Our group's contributors have become less and less, thus we are looking forward to meet new ambitious people willing to take over some of the group's responsibility.
All you have to do is comment below or note the group with the following information:
How many hours are you active on deviantArt
Agreement that you've read and are ready to apply our guidelines when it comes to submissions
On average we're looking for a person that's active almost daily at least 1 hour.
Advantages of being a contributor:
Contributors have the right to submit up to 10 deviations a week.
When you're a contributor you can also vote on who comes in to the group.
You can also participate in discussions involving the group's positive growth.
Nonetheless you can suggest ideas that could improve the group and help our fellow members.
this month we have interviewed Ruanly
!StarEquine :What got you started at art?Ruanly:
Many years ago, I was a member on Unbridled, just your average young teen roleplaying on a big, popular site. The main admin, Pie (goes by katiecatapillar on here), did all of the site art and had these magical, beautiful logos. It was every member's dream to have her do art of their character, and getting yours as the logo? Now that was huge. As luck had it, I landed a high enough IC position in one of the later site versions to get my character as the banner, so I knew the honor and became even more obsessed with her art for it. I think that's where the seed first got planted. What really watered it, though, was Mourgebeast. Something like 8 years ago, she ran Wayward Designs, a proboards forum where you could make and fill art requests (amongst many other things). Back then, it was a really popular idea and WD was very big, always bustling. Drive to one day do what Mourge did, what all those great artists did for the requesters, was what made me get my first program: Paint Shop Pro. It was so bad and I could barely get anything to work in it, granted I doubt I would've done better with Photoshop at that age, either. StarEquine: When did you start taking art seriously? Ruanly
I distinctly remember cutting out this black, rearing horse and pasting it on an Old Western-styled "Wanted" poster as my first manip of my then-character Twilight Haze. We are talking... horrible. xD I've tried in vain to find it again for reminiscing's sake; it's lost on some old desktop with a screen heavier than me that sang a lot of AOL dial-up in its time. I was so bad at art (who isn't at the start?) that I never took it seriously or pursued it very much, but I also never stopped wanting to be good at it. It just felt like an unattainable dream. I couldn't even imagine being "talented" at it; my drawings were stick figures (still are), my manips were copy-pastes, and tutorials went over my head. It was like how everyone wants to be a millionaire--of course you want to be one but it's not like you actually think it'll happen, no matter how much you fantasize, right? Several more years passed and my desire grew until I decided to act on it, even though it still felt impossible, and I got a pirated version of Photoshop (back when it was relatively easy to do so) and a really cheap tablet from eBay. I didn't think it would be possible to do decent art without those tools, though I will say that I've done plenty of good art with my laptop's touchpad since then and I've seen magnificent artists who use GIMP and a mouse. omgitshaylay, who was the awesome member Eris on my site Metaphysical, walked me through my first real, true manip about 4 years ago through a joinme. Literally did a play-by-play, put-this-here-and-that-there walkthrough. Without her, I'm not sure I ever would've started taking art seriously, so I owe her a lot. We did a piece of my OC Viranchi together, and though the hair looked like worms, the markings were stark white with harsh edges, and the horse wasn't even kind of grounded, it gave me the confidence I needed to push myself and it gave me a budding familiarity with Photoshop. At that point, I started doing art regularly and improving with each piece, always using it as a lesson. I've hit several plateaus, gone months without touching my tablet, discarded piles of unfinished pieces, and gotten more wrist-cramps than I can count, but in the end, art has become an insanely important part of my life and I am so grateful to the people who helped me get to where I am. I used to number my manips so I knew how many I'd ever done, and while I lost the practice a while ago, I know it's only around maybe 50 pieces, but each one of those taught me a lot. I'm a very slow artist, taking weeks or months to do a single manip, and each one takes me approximately 30 hours (the longest piece taking me 120 hours, my first-ever commission from the now-named elkayell). My goal is to continue fleshing out my style and, hopefully, learning how to do the whole thing faster. To anyone who feels their dream is unobtainable or that it's some sort of you're-born-with-it-talent, it's not. I know every artist says that, trust me, but I'm still going to say it, too, because it's so dang true. If you hand me a pen and paper, I still can only draw stick figures, because I am not talented; I am skilled. And I have honed the skill of photomanipulation specifically, for 4 years and 50 pieces, and gotten to a place I once saw in logos and fell in love with. So I hope someone else out there who doubts their ability sees that time, patience, and maybe the right guides can accomplish their goals, too.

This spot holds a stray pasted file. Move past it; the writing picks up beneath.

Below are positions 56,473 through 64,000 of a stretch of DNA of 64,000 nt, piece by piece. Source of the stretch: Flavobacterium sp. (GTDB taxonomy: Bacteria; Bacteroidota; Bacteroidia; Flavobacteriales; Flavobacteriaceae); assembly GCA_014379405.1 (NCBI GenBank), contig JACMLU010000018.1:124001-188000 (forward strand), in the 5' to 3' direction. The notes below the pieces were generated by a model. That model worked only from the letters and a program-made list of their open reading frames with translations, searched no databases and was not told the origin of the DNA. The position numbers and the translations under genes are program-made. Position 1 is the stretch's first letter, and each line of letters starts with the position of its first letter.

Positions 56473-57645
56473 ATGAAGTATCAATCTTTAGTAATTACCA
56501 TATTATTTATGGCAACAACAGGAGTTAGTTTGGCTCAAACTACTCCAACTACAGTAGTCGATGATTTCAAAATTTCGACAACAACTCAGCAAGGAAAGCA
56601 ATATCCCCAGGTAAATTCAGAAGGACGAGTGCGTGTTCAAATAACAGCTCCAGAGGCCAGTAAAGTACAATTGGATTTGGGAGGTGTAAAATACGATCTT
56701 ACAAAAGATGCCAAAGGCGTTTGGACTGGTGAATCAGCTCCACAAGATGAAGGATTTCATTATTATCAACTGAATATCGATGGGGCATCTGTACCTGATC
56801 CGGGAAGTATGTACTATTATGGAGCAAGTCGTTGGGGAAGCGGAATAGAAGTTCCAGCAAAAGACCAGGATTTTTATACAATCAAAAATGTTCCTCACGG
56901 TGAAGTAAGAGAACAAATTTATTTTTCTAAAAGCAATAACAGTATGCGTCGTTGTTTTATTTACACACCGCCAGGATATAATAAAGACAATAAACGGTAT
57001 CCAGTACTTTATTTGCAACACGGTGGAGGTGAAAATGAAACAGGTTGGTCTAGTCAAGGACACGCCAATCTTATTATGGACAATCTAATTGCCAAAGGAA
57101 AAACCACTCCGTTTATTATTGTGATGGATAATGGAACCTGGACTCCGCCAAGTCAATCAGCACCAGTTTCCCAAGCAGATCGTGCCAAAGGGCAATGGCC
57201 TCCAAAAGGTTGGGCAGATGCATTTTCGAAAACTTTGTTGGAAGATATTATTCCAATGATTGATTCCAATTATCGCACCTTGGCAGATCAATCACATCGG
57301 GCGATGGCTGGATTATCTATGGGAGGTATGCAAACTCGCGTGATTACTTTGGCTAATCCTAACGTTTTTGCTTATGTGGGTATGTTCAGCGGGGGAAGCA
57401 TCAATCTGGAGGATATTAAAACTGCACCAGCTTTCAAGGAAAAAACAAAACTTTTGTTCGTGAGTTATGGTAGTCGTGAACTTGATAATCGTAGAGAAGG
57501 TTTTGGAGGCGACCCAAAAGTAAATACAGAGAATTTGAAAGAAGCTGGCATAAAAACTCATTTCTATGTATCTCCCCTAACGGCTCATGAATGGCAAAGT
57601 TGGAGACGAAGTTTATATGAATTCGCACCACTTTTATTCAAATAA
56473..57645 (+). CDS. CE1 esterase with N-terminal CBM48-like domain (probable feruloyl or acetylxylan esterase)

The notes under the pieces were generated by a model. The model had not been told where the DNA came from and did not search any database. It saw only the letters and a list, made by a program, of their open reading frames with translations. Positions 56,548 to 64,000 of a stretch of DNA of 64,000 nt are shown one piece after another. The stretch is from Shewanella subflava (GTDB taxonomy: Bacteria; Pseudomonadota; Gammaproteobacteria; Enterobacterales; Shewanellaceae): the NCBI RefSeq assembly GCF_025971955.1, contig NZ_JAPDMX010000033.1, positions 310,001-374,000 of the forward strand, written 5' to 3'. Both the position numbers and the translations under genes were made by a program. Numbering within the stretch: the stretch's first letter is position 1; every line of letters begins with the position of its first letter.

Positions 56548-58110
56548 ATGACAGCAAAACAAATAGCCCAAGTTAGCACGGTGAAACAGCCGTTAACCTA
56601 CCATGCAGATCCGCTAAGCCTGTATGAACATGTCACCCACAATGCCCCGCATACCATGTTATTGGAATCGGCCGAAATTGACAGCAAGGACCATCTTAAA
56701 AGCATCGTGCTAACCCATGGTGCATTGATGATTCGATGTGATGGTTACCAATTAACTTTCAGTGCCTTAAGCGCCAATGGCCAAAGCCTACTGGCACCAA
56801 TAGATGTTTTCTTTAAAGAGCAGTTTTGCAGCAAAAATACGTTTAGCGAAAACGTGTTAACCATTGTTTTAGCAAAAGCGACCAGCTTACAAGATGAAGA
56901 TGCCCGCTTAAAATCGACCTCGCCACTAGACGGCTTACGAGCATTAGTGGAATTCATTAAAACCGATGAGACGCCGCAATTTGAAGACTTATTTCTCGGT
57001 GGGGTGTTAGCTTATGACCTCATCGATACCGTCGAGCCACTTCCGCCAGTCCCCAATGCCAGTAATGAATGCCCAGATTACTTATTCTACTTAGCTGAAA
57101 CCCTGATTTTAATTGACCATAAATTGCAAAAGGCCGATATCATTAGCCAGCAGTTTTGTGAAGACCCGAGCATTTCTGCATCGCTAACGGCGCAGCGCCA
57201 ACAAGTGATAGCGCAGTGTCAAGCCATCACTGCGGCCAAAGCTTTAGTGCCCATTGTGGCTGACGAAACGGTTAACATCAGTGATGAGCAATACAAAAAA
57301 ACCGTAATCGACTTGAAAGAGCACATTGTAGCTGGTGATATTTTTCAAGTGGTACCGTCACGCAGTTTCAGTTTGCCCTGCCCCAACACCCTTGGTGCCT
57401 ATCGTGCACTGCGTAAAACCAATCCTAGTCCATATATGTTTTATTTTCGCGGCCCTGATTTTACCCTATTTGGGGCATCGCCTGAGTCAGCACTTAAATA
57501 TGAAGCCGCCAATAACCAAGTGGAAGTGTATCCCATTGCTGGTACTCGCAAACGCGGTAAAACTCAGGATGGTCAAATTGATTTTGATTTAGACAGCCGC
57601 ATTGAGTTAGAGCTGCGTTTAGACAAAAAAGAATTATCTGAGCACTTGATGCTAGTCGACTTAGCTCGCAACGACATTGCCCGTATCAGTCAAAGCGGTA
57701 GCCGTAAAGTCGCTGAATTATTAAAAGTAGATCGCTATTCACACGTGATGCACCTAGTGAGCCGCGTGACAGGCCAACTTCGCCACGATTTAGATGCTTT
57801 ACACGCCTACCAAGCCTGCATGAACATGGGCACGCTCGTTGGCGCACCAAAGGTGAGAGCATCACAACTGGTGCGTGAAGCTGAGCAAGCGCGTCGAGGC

These deviations are handpicked to showcase some of the pieces from each gallery category!